Why 3D visualization for an architect

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The prospect of calculating the cost of one’s own mistake from the architect’s or designer’s salary seems bleak. However, risks can be minimized. The prospect of losing a client due to misunderstandings or disagreements in the “stylistic” vision of the project can deprive one of guaranteed income. But this problem is solvable. Thanks to what? Thanks to the powerful tool of 3D visualization, which is now used in work not only by 3D artists who have been trained in the profession for several years.

With its help, it is easier to find a common language with clients, demonstrating realistic renders instead of drawings or mood boards, and architects together with designers. They also give clients the opportunity to make informed decisions by offering several variations of “photocards” for one project. The “services” of 3D visualization are in demand among “artists” because they have several advantages that improve the quality of their work. Let’s delve into the details.

Minimum technical errors

Minimum technical errors

In the life of an architect, the scale of a catastrophe can be measured by the number of incorrectly placed sockets on a drawing, as well as incorrectly calculated centimeters of a door frame. In such cases, it is obvious: a person of average build will not fit into their own bedroom – and that’s bad. A guest will ask to charge their phone and leave “on empty” due to the inability to connect the device – also not good. Any unpleasant consequences will become the main reason for unforeseen expenses during the project implementation stage. It’s good if everything goes smoothly. But what if violations of construction norms and safety standards are caught off guard? Because of such a mistake in the “sketches”, you can tarnish your reputation and be remembered in a negative light.

The use of 3D visualization technologies in the work of an architect is a guarantee of quality. It allows for making changes during the project development, saving time and money in the future. And the good name of the architect, which is much more valuable.

For example, if the Tasman Bridge were built a decade later, when 3D visualization became a mass tool and advanced rendering programs opened up new possibilities for architects, Australia would never have known about the tragedy that occurred in the 20th century.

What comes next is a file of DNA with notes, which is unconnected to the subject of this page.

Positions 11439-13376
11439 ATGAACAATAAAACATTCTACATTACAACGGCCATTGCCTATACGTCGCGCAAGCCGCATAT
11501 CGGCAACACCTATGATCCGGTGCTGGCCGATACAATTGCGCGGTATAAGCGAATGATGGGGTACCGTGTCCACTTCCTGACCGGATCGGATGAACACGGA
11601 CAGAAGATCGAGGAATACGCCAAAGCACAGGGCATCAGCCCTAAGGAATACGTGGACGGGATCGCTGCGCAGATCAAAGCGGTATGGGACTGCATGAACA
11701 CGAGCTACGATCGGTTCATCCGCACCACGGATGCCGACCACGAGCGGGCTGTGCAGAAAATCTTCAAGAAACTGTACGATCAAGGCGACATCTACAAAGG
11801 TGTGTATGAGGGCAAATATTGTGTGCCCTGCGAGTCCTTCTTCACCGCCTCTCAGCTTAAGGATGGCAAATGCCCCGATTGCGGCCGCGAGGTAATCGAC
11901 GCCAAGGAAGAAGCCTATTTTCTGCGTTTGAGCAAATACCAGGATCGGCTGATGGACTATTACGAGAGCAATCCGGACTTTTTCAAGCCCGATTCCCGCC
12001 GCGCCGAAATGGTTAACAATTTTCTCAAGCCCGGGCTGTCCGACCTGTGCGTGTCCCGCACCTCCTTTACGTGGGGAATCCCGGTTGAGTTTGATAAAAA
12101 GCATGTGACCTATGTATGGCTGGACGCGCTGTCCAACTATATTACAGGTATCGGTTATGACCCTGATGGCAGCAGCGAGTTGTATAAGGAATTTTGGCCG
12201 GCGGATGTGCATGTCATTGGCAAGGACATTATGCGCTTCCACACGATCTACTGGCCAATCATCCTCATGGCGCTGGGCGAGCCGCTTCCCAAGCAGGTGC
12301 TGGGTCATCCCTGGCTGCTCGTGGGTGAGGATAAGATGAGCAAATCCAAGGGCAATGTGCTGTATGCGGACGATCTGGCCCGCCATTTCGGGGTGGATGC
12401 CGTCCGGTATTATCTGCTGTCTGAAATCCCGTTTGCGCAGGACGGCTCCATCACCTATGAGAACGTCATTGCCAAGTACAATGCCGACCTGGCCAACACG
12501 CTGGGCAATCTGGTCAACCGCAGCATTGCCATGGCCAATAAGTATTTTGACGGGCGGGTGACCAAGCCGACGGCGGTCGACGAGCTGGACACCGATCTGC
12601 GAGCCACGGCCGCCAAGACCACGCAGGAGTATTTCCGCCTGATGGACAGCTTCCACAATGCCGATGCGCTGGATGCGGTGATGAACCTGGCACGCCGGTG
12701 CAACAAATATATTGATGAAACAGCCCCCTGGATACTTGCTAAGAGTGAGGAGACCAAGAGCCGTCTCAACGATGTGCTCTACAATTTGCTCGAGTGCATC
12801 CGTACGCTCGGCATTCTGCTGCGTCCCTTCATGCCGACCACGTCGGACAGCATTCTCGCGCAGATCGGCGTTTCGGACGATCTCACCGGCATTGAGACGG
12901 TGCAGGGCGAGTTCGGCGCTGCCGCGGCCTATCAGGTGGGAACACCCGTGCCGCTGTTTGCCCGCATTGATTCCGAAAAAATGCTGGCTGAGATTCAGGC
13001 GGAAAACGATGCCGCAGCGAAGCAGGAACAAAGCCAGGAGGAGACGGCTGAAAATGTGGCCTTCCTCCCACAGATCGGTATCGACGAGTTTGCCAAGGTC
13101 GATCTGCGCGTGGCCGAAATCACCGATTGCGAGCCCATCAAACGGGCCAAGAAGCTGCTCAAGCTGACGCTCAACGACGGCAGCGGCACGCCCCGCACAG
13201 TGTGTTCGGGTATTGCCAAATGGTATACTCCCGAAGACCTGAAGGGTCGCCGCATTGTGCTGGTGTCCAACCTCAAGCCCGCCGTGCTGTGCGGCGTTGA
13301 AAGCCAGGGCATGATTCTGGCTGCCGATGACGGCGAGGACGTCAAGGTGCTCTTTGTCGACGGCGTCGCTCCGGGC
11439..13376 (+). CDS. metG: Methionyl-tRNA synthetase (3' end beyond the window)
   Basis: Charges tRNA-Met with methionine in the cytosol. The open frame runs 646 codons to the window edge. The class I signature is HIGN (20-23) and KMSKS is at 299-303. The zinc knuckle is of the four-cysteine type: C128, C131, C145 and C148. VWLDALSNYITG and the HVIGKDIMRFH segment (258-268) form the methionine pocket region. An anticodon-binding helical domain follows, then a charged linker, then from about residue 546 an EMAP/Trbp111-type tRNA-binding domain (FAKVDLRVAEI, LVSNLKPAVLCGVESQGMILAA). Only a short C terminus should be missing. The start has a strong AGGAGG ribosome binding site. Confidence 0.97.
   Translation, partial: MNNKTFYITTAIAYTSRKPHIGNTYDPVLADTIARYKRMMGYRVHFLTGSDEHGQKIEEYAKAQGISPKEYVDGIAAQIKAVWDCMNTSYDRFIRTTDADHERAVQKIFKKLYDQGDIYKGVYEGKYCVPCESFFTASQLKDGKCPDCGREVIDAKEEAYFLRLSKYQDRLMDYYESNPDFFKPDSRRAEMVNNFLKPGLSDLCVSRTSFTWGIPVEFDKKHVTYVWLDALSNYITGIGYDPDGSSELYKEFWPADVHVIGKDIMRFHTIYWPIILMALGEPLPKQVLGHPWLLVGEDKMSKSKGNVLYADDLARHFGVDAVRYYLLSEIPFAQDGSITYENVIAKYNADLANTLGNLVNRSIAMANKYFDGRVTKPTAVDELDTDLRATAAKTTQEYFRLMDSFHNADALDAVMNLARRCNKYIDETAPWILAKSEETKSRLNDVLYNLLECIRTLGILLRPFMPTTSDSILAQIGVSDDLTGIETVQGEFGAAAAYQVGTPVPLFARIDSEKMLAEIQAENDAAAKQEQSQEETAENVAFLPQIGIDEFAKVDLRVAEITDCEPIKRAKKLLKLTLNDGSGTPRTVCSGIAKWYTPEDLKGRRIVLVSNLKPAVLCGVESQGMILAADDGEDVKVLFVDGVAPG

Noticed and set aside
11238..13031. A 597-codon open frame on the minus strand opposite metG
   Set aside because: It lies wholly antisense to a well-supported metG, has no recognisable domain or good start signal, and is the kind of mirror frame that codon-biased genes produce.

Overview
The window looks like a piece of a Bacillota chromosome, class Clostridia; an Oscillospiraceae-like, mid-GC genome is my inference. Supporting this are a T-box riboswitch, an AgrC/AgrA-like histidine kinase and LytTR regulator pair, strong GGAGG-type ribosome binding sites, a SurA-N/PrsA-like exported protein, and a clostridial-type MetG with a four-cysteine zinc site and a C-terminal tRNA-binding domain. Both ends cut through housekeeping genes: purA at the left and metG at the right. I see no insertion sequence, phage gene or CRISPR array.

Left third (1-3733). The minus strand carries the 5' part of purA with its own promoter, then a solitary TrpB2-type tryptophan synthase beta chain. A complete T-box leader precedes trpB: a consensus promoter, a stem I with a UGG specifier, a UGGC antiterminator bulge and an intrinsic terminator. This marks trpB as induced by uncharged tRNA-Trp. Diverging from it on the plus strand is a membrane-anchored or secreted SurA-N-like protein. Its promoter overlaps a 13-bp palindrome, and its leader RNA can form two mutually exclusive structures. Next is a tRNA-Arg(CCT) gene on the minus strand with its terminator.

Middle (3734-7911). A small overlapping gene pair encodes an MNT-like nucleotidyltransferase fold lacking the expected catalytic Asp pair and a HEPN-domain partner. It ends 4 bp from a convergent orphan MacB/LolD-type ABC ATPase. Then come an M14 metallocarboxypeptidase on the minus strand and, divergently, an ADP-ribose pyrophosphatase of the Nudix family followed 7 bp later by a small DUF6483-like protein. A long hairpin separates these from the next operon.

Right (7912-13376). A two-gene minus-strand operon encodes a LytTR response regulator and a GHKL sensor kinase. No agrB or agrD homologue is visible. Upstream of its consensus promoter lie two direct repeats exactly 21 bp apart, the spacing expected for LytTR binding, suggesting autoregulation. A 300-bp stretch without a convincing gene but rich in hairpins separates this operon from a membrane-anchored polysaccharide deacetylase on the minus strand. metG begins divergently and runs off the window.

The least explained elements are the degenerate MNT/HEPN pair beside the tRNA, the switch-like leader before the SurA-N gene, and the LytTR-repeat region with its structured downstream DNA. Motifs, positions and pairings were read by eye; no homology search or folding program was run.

Although almost in the same period with the advent of personal computers and the growing power of 3D visualization, some unaccounted for “gusts” of wind by architects still remained a major cause of problems. An example of this is the Millennium Bridge, which closed two days after its opening. These numbers are not as shocking as the budget exceeded by 8 times allocated for its construction.

Clarity of the project

Clarity of the project

An architect lives in a three-dimensional space of pencil drawings, on which the parameters of the height of the windowsill or the protrusion in the wall are “honored” in a strict order. A prepared client will read them and even understand any technical aspects, but at the same time will not always fully visualize the project. Neither black and white drawings, nor carefully compiled mood boards with notes and specific examples of furniture with references to the manufacturer will ever be able to draw a picture brighter than 3D visualization. It is even capable of capturing the atmosphere in which the client can immerse themselves.

Established communication

Established communication

An architect not only “builds” floor plans in 2D drawings but also establishes effective communication with the client, using 3D visualization to solve challenging tasks. For example, what’s wrong with reducing risks before the start of construction? It is enough to identify shortcomings and make the necessary adjustments. With this approach, the level of client dissatisfaction can be reduced to a minimum. Usually, building trust requires incredible effort. Getting a reprimand from someone who is indifferent to any changes is a matter of seconds.